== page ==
A number of media outlets this week issued reports claiming that Apple is planning to release a more economical iPhone model sometime in 2013. While the initial report from Digitimes may have been glossed over by many, subsequent reports were soon published by both the Wall Street Journal and Bloomberg. The thrust of these rumors was that Apple, in an effort to make inroads in emerging markets and to appeal to more cost-conscious consumers, was working on a iPhone model in the $99-$149 range that would utilize cheaper materials so that Apple could maintain its already healthy profit margins.
Addressing these rumors in a somewhat roundabout way, Apple's Senior VP of Marketing Phil Schiller on Thursday was interviewed by the Shanghai Evening News where he arguably dismissed the notion of a cheaper iPhone.
Interviewer Huang Yinlong spoke to Schiller about Apple’s products in China who said that “every product that Apple creates, we consider using only the best technology available. This includes the production pipeline, the Retina display, the unibody design, to provide the best product to the market.” “At first, non-smartphones were popular in the Chinese market, now cheap smartphones are more popular and non-smartphones are out,” Schiller added later. “Despite the popularity of cheap smartphones, this will never be the future of Apple’s products. In fact, although Apple’s market share of smartphones is just about 20%, we own the 75% of the profit.”
Well that puts to rest any theories - including my own - that Apple would release an iPhone without a Retina Display. It also puts a damper on speculation that this rumored iPhone would utilize cheaper plastic materials in an effort to keep costs down.
Note, though, that Schiller's comments don't necessarily dismiss the potential for Apple to release a more economical iPhone, but rather emphasize that Apple is not willing to sacrafice build quality or the user experience simply to add a cheaper iPhone to its product line.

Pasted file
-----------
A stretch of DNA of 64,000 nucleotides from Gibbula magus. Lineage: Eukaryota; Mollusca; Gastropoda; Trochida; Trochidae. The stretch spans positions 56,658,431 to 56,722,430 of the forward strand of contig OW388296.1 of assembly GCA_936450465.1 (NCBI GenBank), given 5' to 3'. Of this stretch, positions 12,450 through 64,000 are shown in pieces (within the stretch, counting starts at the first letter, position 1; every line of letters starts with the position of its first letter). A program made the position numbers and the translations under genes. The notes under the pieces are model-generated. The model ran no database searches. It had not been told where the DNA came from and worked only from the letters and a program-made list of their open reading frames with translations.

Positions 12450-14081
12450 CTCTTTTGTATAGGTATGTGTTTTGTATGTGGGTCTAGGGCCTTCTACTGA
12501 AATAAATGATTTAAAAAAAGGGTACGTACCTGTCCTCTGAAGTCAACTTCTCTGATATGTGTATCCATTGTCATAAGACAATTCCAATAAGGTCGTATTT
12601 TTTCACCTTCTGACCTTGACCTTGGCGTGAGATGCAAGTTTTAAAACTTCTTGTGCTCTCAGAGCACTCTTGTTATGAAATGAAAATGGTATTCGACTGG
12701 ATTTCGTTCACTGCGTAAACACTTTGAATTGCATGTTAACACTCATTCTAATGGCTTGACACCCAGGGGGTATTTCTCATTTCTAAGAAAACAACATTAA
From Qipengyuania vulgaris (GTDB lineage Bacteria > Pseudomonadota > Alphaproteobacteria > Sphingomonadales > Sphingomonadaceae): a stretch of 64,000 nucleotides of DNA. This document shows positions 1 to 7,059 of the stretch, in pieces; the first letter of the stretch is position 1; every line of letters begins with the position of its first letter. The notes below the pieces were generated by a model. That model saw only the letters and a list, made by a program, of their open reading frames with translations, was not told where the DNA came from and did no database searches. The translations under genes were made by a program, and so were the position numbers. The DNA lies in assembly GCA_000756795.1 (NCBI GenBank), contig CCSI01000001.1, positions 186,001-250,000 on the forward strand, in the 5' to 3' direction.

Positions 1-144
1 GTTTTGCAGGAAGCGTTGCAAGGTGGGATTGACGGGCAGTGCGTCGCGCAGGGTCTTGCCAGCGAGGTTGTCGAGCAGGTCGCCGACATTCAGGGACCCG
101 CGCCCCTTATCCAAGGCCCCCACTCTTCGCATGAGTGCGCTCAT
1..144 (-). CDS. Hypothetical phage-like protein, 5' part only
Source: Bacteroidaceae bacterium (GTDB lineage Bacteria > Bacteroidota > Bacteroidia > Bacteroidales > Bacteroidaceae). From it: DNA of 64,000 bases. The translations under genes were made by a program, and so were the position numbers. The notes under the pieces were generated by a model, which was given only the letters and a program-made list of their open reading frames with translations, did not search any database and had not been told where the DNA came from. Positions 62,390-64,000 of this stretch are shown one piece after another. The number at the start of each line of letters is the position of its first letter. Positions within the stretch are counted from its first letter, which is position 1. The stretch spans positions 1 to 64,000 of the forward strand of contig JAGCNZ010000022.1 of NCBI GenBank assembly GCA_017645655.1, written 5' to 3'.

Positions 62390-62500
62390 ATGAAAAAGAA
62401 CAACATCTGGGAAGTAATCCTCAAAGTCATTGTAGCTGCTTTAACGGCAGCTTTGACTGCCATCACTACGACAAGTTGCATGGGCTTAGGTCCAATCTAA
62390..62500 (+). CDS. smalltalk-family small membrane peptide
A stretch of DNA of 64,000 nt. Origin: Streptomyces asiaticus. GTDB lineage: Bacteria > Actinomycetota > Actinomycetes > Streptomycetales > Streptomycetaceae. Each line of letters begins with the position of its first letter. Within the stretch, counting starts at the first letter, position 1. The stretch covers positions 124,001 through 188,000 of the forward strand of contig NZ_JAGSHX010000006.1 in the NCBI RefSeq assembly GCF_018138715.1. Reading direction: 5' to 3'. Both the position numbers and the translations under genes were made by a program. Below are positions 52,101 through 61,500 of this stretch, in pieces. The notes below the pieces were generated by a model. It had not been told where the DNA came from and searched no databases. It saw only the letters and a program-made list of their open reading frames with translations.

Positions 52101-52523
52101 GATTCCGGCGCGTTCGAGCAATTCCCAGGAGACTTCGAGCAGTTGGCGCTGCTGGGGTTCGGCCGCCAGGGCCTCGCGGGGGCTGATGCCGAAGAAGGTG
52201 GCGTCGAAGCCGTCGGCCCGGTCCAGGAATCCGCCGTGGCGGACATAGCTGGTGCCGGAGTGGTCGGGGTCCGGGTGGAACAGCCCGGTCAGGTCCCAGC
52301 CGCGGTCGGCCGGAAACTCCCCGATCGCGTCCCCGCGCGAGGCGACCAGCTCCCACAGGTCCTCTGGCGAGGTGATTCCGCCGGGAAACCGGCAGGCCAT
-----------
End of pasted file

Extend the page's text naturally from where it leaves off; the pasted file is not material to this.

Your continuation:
Apple has long valued profitshare over marketshare, but the unbelievable success of the iPad Mini may prove didactic for Apple.
Follow me here - the iPad Mini, priced at $329, offers the same build quality and user experience as the fourth generation iPad, albeit at a slightly lower price point. Apple CEO Tim Cook even admitted that the profit margins on the iPad Mini are much less than what Apple enjoys for other products. That said, Apple was for a long time struggling to keep up with exceedingly high demand for the iPad Mini. To that end, the iPad Mini may have shown Apple that it can make up for lower margins with volume, and perhaps, attract an entirely new demographic of consumers in the process.
And remember, when Apple released the third-generation iPad and offered the iPad 2 at a discount, iPad 2 sales grew drastically. Indeed, Tim Cook explained during Apple's April 2012 earnings conference call that the $399 iPad 2 resulted in a "marked change in demand" that caught Apple executives by surprise.
All that said, Apple may apply its iPad Mini strategy to the iPhone. And if we take Schiller at his word - and there's no reason not to - we shouldn't expect a cheaply made iPhone, but rather a cheaper iPhone that still sports the same build quality and user experience Apple works hard to deliver time and time again.
Of course, it's equally plausible that Apple may simply continue selling pervious generation iPhone models at steep discounts rather than release a new, more economical, iPhone model alongside a new iPhone.
Apple of course never discusses upcoming product roadmaps, but it'll be interesting to see if there are any statements from Apple executives worthy of dissection during the company's earnings conference call in two weeks.
via Next Web